3. Results

3.1. Descriptive Statistics

Among the 1765 participants, 1044 participants out of the total sample were female (59.2%) and the remaining 721 were male (40.8%). Their mean age was 75.22 years old (SD = 8.86). Overall, 1285 (72.8%) were pre-fail and 480 (27.2%) were frail, classified according to the Fried frailty phenotype [5]. Descriptive statistics of the categorical variables involved in the study are shown in Table 1. Prefrail and frail groups were compared by age and gender. There was a significant mean difference in age (t (1763) = −7.17, p < 0.001), with frail people being older (Mean = 77.66, SD = 8.5) than pre-frail people (Mean = 74.31, SD = 8.82). Regarding gender, there was also a significant association with frailty condition (χ2(1) = 14.57, p < 0.001). Among the women, 30.6% were frail, while only 22.3% of the men were.

3.2. Frailty Classes

LCAs from one to four classes were estimated, because with only five frailty indicators more than four classes do not reduce complexity. The model with one class was used as a baseline model against which to compare the models with extra classes. Table 2 shows all statistical criteria considered to decide the number of classes retained. The model with four classes had the lowest information criteria, and had statistically significant LMR and BLRT tests. However, the best entropy data were obtained with three classes. Therefore, the criteria are slightly contradictory, and attending to results by Nylund et al. [46], we have given priority to the results of the BRLT test and BIC because they work better for this type of model. We also found four classes being more interpretable than three.

3.3. Relations with the Latent Classes

Once the number of classes to retain has been decided, we proceed to estimate an LCA with four classes and four covariates, age, gender as control variables, and health status and quality of life as markers of quality of life. Model fit statistics for this model were even better than those of the LCA with four classes and no covariates. Model fit was: AIC = 7998.5, BIC = 8184.1, ABIC = 8072.8, with entropy = 0.755. Class 1 included 526 (35.51%) participants, with class 2 including 207 or 13.98% of the cases, class 3 had 364 (24.58%) cases, and the rest (384, 25.92%) of the participants were included in class 4.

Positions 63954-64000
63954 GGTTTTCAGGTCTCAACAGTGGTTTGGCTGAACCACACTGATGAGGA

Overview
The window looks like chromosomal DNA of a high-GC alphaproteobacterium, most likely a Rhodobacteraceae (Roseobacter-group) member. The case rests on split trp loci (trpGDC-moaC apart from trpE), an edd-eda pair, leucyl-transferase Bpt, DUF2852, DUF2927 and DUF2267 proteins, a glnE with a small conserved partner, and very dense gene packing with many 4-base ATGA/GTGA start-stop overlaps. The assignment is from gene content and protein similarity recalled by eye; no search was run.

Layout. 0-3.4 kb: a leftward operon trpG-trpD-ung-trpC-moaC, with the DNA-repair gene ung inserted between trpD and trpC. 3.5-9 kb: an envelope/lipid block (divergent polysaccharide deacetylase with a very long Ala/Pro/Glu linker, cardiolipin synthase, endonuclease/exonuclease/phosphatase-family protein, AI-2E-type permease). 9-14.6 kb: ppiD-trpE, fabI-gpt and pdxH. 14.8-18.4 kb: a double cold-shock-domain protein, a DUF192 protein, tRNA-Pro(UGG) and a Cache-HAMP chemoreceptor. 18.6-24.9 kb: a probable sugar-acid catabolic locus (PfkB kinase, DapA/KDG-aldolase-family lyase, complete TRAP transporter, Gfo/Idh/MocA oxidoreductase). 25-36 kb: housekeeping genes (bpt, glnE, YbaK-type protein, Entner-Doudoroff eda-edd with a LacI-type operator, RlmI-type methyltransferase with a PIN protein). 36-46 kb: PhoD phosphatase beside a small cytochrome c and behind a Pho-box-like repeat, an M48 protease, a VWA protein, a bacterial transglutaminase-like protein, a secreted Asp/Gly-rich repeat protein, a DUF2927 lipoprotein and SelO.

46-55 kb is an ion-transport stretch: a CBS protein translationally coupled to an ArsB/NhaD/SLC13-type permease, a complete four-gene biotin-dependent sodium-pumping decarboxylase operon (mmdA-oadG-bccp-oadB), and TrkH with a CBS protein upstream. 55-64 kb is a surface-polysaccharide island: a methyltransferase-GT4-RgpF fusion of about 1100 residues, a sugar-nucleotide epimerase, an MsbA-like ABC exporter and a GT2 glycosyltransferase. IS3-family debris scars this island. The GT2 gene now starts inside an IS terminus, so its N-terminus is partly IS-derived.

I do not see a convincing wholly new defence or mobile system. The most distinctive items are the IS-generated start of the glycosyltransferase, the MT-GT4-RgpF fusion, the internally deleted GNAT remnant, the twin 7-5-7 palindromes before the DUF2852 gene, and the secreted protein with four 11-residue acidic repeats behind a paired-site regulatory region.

Table 3 offers the conditional probabilities of each class for every indicator of frailty. These conditional probabilities allow for interpreting the sub-groups or classes. Class 1 has relatively high probabilities in all frailty indicators, and thus this group represents “frail people”. Class 2 is characterized for high probabilities in slowness and activity, this group represents people with “activity problems”. Class 3 has very high probability of being fatigued and very low probabilities in the rest of indicators, and therefore are old adults that are “fatigued”. Finally, class 4 is characterized by being high in the weakness indicator (lack of strength) and therefore will be labeled “lack of strength”.
A graphical representation of the conditional probabilities is offered in Figure 1.
In this LCA model with covariates, the key point is the effects of the covariates on the classes. Class 1 (frail people) is taken as the reference group, and therefore all effects in a class are compared to frail people. The effects in terms of coefficients and odds-ratios are presented in Table 4. All effects of age, gender, quality of life and perceived health were statistically significant.
Regarding the effects of covariates in the comparison between class 2 (mobility problems) and class 1 (frail), the sign of the coefficients indicates that an increase in age make a person more likely to be frail than having only mobility problems, and the same is true for being male. However, increases in quality of life and perceived health increase the probability of being in the group of mobility group rather than in the frailty group. When odds ratios are considered, the probability of being in the frailty group and not in the mobility problems group is 1.14-fold increased per year of age, while it is increased 1.62-fold if you are a man. On the contrary, the odds of being in the mobility group (vs. frail) increases 5.88-fold with each point increase in perceived health.